Dads Against the Divorce Industry

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Cuntfest brings empowerment to Penn State

Collegian Staff Writer

Empowering to some, offensive to others, Cuntfest arrives at Penn State this Saturday.

The all-day festival, sponsored by Womyn's Concerns and the Feminist Majority Leadership Alliance, is inspired by Cunt: A Declaration of Independence, a book by Inga Muscio. Muscio feels the word, which once had positive connotations, should be reclaimed by women.

In her book, Muscio says 'cunt' stems from words that were either titles of respect for women, priestesses and witches, or derivatives of goddesses' names.

"Cunt originally started off as a good word," said Michelle Yates (junior-women's studies), who initiated the event. "And it got transformed into one of the worst words you can call a woman."

The word's negative connotation was not lost on Penn State Police Services, who received a number of complaints Wednesday about a Cuntfest banner on the Osmond building.

"It didn't take long for people to get offended by it," said Bruce Kline, assistant director of Penn State police.

The police removed the banner less than half an hour after Yates hung it, Yates said. Soon after, she told the police she had written permission to hang the banner, and they hung it back up within several hours.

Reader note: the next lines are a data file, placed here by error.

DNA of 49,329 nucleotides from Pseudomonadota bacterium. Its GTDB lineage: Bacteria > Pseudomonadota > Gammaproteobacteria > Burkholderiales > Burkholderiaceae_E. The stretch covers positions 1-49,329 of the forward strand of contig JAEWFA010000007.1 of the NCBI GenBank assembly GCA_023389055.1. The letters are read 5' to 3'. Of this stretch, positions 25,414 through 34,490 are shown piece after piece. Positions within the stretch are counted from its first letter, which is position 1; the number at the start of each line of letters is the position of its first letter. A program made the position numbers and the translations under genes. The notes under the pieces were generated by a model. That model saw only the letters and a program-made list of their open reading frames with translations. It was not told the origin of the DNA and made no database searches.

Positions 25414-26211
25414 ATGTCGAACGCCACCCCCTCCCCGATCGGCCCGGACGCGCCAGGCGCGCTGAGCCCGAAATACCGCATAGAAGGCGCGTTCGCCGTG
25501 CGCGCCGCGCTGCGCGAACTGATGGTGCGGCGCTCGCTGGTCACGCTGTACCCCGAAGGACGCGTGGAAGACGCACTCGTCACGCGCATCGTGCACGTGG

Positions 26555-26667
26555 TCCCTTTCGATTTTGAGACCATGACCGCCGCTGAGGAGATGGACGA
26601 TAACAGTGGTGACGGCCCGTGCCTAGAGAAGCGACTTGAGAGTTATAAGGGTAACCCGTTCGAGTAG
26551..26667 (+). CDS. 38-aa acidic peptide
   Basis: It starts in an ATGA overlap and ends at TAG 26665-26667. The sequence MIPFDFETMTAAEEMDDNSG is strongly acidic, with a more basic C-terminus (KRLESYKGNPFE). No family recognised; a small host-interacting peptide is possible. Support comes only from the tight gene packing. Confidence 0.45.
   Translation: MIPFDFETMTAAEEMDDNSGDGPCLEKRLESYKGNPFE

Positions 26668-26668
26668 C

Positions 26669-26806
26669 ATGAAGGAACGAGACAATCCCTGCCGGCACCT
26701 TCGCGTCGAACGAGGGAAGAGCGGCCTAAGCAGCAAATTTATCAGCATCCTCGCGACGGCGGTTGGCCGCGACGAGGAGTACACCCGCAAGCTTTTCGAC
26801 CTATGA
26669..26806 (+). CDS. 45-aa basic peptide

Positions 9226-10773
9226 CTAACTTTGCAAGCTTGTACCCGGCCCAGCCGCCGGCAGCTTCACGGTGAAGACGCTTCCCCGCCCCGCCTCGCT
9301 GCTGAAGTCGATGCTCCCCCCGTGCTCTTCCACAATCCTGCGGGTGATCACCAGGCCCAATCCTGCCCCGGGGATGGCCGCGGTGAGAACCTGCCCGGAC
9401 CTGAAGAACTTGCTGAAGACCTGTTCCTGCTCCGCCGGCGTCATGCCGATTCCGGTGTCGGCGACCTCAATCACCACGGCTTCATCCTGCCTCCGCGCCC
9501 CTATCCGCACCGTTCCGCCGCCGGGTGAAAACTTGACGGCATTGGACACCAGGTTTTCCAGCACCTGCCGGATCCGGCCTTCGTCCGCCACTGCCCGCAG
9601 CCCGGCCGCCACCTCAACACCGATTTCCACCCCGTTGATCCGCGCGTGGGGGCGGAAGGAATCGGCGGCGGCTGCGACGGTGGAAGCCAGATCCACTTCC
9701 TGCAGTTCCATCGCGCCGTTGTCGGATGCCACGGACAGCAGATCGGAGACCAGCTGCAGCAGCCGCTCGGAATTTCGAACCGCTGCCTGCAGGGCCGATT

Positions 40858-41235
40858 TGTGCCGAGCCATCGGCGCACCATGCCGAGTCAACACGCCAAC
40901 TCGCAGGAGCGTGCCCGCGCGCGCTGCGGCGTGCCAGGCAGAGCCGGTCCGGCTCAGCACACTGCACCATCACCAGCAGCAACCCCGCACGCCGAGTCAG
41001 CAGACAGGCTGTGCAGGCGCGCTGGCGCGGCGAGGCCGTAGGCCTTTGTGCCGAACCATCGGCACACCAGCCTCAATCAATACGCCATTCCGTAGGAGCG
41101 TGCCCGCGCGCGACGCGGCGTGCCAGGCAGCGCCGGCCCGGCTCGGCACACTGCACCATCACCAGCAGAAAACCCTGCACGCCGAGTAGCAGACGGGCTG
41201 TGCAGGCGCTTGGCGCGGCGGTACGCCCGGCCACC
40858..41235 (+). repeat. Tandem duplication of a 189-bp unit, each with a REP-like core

"It was a mistake to take it down," Kline said.

The festival's organizers also faced hesitation about their event's title from the University Park Allocation Committee, which distributes income from the Student Activity Fee.

"The name of the event was of concern to the committee," Eddie Elizondo, overall chair of UPAC, said. "We didn't simply want this to be for shock value."

For this reason, UPAC stipulated fliers advertising the event must include a disclaimer of sorts, explaining that the festival is inspired by a book and describing what the title signifies.

"Otherwise, people would have a normal emotional reaction, and we would prefer that they know what it's about," Elizando said.

Still, some people seem to be upset by the fliers, because many have disappeared.

"If they read the flier, they would realize no one's trying to be vulgar," said Tarah Ausburn (senior-psychology), a member of Womyn's Concerns.

Cuntfest will begin with self-defense workshops in the Pollock Rec Room. There will be beginners' workshops at noon, 2 p.m. and 4 p.m. and advanced workshops at 1 p.m. and 3 p.m.

At 5 p.m., the Alliance for Animal Rights will serve up a free, first come, first serve vegan dinner in the Pollock Cultural Lounge.

From 7:15 to 9:20 p.m. in the Pollock Rec Room, there will be feminist performances. Muscio will read excerpts from her book at 9:30 p.m. in the Pollock Rec Room, and a lesbian performance artist will be featured at 10:40 p.m.

"I just want all people, but particularly women, not to be bound by so many negative words about the female body," Ausburn said.

It's time to reclaim cunt, she said.

"Vagina comes from a word meaning 'sheath for a sword,' and I find that offensive and heterosexist," she said.

If women reclaim the word cunt, Yates said, it won't have to hurt when someone uses it.

"It would be a beautiful day for a woman to be able to say, 'Thank you. Thank you for calling me a cunt,'" Yates said.

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